Defendants Often Foot Bill Of Costly Electronic Ankle Monitors
MICHEL MARTIN, HOST:
We're going to turn to an issue in the criminal justice system where activists have been trying to highlight systems that may seem fair on the surface but in which, they say, poorer people are unfairly disadvantaged compared to the more affluent. Earlier this week, Missouri became the latest state where new cash bail policies went into effect. The new rules state that judges can not keep non-violent defendants in jail if they cannot afford to post bail.
And one alternative for officials looking to monitor nonviolent offenders as they await trial are electronic monitoring devices - ankle bracelets. But according to a report in The New York Times, ankle monitors are often provided by private companies that can charge large fees for their services. In fact, defendants are often left to foot the bill - up to $10 a day. If they don't pay up or miss payments, they may end up behind bars anyway.
We wanted to talk about this, so we've called Blake Strode, executive director of ArchCity Defenders. They're one of the civil rights groups that brought a class-action lawsuit against the city of St. Louis, which led to this week's cash bail changes. Blake Strode, welcome. Thanks so much for talking to us.
BLAKE STRODE: Thank you. Thanks for having me.
MARTIN: So, first, would you just tell us the two big changes that the Missouri Supreme Court ruling is supposed to bring about?
STRODE: Well, the new rules by the Missouri Supreme Court really are codification of existing Missouri and federal constitutional law with respect to setting conditions of release. The basic fundamentals around bail are that a person is entitled to pre-trial release unless they are either a flight risk or present some danger to a particular individual or to the community at large. And what we were seeing in St. Louis is that there was sort of a default on unaffordable cash bail that was violating the constitutional rights of people moving through the courts.
MARTIN: Will people's financial capacity now be weighed when it comes to the question of bail or not? Is that something that is going to be considered?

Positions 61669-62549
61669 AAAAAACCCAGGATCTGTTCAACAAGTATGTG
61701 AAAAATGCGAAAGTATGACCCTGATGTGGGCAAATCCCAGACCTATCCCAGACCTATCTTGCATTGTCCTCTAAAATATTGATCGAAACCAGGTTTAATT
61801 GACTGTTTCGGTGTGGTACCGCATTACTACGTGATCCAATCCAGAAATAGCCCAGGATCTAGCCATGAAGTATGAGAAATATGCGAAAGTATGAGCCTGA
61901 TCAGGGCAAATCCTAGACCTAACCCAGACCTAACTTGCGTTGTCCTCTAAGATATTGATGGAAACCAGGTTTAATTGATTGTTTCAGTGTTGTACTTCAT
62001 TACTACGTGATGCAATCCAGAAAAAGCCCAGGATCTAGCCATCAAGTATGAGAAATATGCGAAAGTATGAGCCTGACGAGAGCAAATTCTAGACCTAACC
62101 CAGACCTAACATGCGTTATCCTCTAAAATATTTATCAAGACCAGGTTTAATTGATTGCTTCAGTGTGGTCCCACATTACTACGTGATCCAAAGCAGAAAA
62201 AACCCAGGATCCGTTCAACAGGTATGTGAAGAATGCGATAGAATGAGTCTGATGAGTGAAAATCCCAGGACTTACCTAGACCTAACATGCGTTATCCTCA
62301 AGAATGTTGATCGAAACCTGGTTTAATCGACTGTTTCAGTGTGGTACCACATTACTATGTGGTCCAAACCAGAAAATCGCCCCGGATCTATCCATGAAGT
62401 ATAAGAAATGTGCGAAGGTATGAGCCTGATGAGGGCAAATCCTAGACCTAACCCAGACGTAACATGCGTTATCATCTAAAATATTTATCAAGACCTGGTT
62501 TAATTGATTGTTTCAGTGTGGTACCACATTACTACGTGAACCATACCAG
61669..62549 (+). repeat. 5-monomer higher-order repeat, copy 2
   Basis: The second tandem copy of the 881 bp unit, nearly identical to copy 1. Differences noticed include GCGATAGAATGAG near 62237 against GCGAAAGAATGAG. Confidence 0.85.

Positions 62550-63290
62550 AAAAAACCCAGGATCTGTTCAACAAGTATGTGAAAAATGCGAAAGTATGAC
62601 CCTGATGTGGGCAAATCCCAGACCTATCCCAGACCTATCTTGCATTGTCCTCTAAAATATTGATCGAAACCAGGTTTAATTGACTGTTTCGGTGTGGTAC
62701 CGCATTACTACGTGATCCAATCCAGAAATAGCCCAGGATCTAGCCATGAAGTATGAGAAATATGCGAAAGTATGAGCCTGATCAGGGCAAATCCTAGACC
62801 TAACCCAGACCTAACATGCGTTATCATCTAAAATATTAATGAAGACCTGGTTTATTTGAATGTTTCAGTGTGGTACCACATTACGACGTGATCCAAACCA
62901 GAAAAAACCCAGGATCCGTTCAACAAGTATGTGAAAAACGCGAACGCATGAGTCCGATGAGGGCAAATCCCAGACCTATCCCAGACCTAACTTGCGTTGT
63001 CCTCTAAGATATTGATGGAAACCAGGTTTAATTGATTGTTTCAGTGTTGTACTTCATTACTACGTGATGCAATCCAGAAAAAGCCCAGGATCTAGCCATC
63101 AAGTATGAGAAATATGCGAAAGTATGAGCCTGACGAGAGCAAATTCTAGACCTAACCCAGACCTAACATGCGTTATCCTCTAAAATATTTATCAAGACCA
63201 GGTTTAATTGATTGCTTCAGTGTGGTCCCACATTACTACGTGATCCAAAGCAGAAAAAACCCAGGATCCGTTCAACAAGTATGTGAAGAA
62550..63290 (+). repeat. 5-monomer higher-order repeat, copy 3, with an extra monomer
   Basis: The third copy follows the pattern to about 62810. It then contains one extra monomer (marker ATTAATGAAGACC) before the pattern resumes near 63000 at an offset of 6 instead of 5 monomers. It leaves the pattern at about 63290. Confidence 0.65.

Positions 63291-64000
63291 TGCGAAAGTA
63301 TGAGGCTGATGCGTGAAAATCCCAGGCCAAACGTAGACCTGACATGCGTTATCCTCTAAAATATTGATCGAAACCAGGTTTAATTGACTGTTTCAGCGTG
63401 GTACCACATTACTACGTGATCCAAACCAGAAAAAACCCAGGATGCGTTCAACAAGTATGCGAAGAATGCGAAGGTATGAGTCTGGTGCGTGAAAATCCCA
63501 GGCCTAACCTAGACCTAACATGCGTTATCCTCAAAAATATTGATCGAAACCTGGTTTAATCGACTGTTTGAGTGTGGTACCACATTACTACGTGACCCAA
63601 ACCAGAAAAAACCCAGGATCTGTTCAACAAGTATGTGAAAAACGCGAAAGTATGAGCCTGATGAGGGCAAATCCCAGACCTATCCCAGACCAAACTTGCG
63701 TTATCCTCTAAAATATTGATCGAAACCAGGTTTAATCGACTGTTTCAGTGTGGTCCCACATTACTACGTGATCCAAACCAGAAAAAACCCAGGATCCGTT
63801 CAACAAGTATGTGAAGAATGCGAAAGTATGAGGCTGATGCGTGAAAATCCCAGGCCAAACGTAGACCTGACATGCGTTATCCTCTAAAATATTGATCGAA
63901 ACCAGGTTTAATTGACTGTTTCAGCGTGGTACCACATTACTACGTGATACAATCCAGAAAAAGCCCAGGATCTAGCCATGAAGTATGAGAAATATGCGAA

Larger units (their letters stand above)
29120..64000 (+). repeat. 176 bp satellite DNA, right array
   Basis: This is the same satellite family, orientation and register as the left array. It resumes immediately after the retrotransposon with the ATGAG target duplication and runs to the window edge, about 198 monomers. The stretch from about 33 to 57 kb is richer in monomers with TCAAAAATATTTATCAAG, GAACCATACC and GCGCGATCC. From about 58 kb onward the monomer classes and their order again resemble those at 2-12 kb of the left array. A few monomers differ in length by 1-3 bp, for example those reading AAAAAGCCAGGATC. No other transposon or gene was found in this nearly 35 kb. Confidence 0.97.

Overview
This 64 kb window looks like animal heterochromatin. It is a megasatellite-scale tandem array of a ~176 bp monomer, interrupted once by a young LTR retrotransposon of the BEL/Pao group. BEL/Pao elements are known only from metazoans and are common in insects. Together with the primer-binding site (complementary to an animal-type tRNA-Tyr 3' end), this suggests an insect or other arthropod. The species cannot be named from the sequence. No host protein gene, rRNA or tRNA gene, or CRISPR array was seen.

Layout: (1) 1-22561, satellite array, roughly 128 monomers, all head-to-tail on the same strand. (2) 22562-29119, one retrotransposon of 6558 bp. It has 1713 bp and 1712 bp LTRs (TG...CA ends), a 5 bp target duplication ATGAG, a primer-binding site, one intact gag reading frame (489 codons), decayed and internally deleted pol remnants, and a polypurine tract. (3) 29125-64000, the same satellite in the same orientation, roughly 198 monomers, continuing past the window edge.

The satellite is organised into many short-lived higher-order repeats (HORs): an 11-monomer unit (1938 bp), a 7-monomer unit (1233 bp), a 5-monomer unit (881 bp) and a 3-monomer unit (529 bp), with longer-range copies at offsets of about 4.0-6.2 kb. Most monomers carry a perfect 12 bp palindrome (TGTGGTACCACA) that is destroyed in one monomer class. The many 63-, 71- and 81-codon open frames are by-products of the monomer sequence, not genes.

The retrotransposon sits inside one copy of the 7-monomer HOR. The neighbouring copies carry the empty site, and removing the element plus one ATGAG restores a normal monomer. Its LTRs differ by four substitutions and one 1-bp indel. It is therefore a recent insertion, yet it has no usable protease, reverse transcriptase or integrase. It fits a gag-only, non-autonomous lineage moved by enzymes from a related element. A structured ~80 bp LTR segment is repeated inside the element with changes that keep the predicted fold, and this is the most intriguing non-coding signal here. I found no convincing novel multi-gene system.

STRODE: Yes, that's one of the clearest instructions in the new Missouri Supreme Court rules. Judges take that seriously and make affirmative inquiries into someone's ability to post bond when they set that amount.
MARTIN: About activists have raised the number of complaints about these electronic monitoring devices or ankle bracelets. Can you just tell us what some of them are?
STRODE: Sure. So I think there are many complaints about these. One is that they come with a cost that people can't afford to pay. And there's no real accounting for someone's ability to pay typically when forced to sign up for these pre-trial supervision services. Another is that it limits someone's ability to actually do the things that are really necessary to live a full, healthy, active life like work and getting children to school and getting to church and whatever other activities people typically go through in their day. When they're limited that you can only be home or at a probation officer's office or at work and nowhere else, it means that you can't do some really important things that are actually critical to living a full life.
MARTIN: Is there a way to balance - to better balance interest in public safety, the rights of defendants and also the public's interest in not burdening people with so much debt that they can't function?
STRODE: The problem with approaches like this private pre-trial supervision is that they not only fail on a sort of, you know, human, moral level when you look at the impact that they're having on poor people, they also really are failing on a public safety level. They're failing in terms of outcomes. There's really nothing that suggests to us that our current approach of investing in this kind of surveillance and caging black and brown people is actually resulting in better public safety outcomes.
MARTIN: That's Blake Strode. He's the executive director of ArchCity Defenders. That's a nonprofit civil rights law firm in St. Louis, Mo. Blake Strode, thank you so much for talking with us.
STRODE: Thank you very much.
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